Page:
The Tote Scoop6 is a very popular and affordable bet that takes place across the course of 6 races every Saturday.
It’s a great value bet, costing just £2 per line but often paying out hundreds of thousands if not more, and even if your selections don’t win you still can. This is because of the place fund which pays out if all of your selections finish in the places. On top of this, the winner of the Scoop6 is allowed to predict the winning horse from the hardest race in the next week for a chance to win even more.
That’s a lot of opportunity and entertainment value for a £2 stake.
It works in the same way as any other pool bet for the most part, with each bettor’s stake going into one big pot to then be split up amongst any eventual winners, but it is seen as the Daddy of them all.
How Does the Tote Scoop6 Work?
Each week, the Tote will select 6 races from Saturday’s meetings to form the basis of the Scoop6. This is already different from most other Totepool bets because they tend to be wagered on individual races or a number of races all from the same meeting.
The other ‘special’ thing about the Scoop6 is that all of the races are televised, meaning bettors can watch at home and cheer on their nags. The number of tickets still in the competition will usually be announced after each race too, so anyone still in the running after a few races can see how many people they are battling for the big money.
The six races that are chosen will often be the most difficult of the day to predict, due to a number of factors such as the size of the field (more horses mean more possible outcomes), and the age and experience of the horses running (younger inexperienced horses have less form to study and can be less predictable).
All of the money from all of the bets is collected together, 30% is taken by the Tote to pay the operational costs, and then the rest is divided into 3 pools:
- The win pool
- The place pool
- The bonus pool
- The starting fund
The win pool is obviously where the majority of the money goes, then the place pool gets about half of that and the bonus pool gets a much smaller percentage of the money. The starting fund is a very small amount from each week, around 5%, that is kept behind to boost the next Win pool after it has been won, so it is there to make sure there is still something worth winning after a big rollover, for example.
The competition rolls over if no one wins it too, so these pools can get very big indeed after a few weeks without a winner.
Betting on the Scoop6
So that’s a bit about the Scoop6 and how it works from an operational point of view, but what about from a betting point of view?
Bettors must choose the six horses they think will win each race on the card. They can enter the competition as many times as they like, but each line of 6 horses will cost £2 to bet on – it’s a lot like the lottery if you think about it, except you can use some skill with the Scoop6.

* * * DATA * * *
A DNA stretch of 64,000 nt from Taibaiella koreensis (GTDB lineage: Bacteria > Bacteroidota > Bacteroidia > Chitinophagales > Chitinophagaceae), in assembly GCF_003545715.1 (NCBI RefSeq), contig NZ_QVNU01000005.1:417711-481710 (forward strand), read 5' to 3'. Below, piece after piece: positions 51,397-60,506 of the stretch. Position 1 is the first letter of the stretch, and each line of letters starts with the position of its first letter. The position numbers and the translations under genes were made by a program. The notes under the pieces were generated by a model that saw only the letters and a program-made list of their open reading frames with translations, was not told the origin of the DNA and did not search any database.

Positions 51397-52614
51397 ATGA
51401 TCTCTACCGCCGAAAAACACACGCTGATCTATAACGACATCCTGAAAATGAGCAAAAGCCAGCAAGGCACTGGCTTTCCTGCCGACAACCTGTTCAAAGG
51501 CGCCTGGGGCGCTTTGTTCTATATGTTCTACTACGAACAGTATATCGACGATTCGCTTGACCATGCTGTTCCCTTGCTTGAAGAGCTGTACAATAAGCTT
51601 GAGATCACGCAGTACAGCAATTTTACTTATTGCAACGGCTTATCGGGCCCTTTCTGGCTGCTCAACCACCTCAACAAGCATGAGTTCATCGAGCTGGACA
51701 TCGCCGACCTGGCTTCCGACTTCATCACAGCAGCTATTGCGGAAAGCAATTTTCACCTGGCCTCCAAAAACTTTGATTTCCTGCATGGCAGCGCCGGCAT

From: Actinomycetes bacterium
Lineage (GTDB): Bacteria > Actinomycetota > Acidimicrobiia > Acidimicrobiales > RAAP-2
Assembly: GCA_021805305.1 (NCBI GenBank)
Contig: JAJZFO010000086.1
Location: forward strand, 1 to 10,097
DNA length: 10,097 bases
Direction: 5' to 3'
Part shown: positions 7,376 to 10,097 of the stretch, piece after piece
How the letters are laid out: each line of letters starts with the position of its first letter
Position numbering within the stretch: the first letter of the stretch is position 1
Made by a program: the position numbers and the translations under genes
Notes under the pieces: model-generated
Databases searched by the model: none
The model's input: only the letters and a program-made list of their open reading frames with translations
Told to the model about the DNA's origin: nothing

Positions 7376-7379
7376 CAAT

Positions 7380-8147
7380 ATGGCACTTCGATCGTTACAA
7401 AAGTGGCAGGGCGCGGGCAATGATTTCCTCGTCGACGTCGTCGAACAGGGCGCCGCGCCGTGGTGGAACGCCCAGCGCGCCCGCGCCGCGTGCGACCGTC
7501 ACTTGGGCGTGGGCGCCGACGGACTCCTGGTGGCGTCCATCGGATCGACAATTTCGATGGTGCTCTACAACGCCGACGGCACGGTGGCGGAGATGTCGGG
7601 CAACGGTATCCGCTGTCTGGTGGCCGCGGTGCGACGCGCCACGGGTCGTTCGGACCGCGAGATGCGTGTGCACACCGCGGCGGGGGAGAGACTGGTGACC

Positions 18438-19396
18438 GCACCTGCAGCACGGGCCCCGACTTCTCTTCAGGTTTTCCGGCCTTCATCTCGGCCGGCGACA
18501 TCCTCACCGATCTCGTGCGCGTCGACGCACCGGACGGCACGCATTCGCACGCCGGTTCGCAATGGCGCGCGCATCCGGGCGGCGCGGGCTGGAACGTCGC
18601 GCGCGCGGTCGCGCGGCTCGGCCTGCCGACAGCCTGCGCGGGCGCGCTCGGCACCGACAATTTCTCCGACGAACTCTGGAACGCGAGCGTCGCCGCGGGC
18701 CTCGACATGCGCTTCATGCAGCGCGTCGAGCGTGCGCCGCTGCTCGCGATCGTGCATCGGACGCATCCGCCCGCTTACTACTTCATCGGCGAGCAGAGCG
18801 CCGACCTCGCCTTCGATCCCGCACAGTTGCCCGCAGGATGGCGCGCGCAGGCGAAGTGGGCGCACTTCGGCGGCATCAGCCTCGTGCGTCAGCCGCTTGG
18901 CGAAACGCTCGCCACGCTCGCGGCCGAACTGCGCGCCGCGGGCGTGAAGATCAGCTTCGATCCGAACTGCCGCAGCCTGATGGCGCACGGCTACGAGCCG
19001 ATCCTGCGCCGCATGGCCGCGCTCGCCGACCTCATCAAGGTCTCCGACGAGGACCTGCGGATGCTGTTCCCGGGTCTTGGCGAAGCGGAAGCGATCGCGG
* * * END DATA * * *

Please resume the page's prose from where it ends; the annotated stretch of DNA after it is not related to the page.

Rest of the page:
In order to stand a chance of winning anything, each horse on your ticket must win or place in the race that they run, although most people get knocked out pretty early on.
If your first horse doesn’t even place then the whole bet is over, for example. This is most people’s reality most of the time.
To win the big money each of your horses must finish in first place, so even if 5 of them finish 1st but 1 of them finishes 2nd you cannot win the main prize. You will, however, take a share of the place pool.
Even if none of your horses win, so long as they all finish within the places for the race they run you will win a share of the place pool. This is usually worth an awful lot less of course, but the dividend can still be very good if not many people share the winnings – it has been as high as £60,000 in the past but equally it could be around £70.
If anyone does win the main prize, they also get the chance to win the bonus pool the following week, by correctly guessing the winner of a single race.
In all of these circumstances, your share of the prize pools is dictated by how many other winners there are.
If we take a pool of £60,000 and a pool of £300,000, you could actually come away better off if you are the only person winning the £60,000 pool (£60k take home) rather than 1 of 10 who win the £300,000 pool (£30k take home per person).
So winning is hard, and the amount the winner takes home can really yo-yo from one week to the next.
Another aspect of the Scoop6 that can cause quite a bit of buzz is the frequent rollovers.
Since it is a very difficult competition to win, it is not uncommon for no one to get it right for a few weeks in a row. When this happens it triggers a rollover meaning all of that weeks’ pot is added to the next weeks, creating a mammoth prize pot that only keeps growing if no one wins the next week either.
This has a compounding effect because as the pot grows more bets are made since the prize is more attractive than usual, which in turn makes the pot grow even faster, and so on.
In 2014 the main pool reached £10 million with a further £5 million in the bonus pool, but it could also be around £20,000 – £30,000 the week after a win.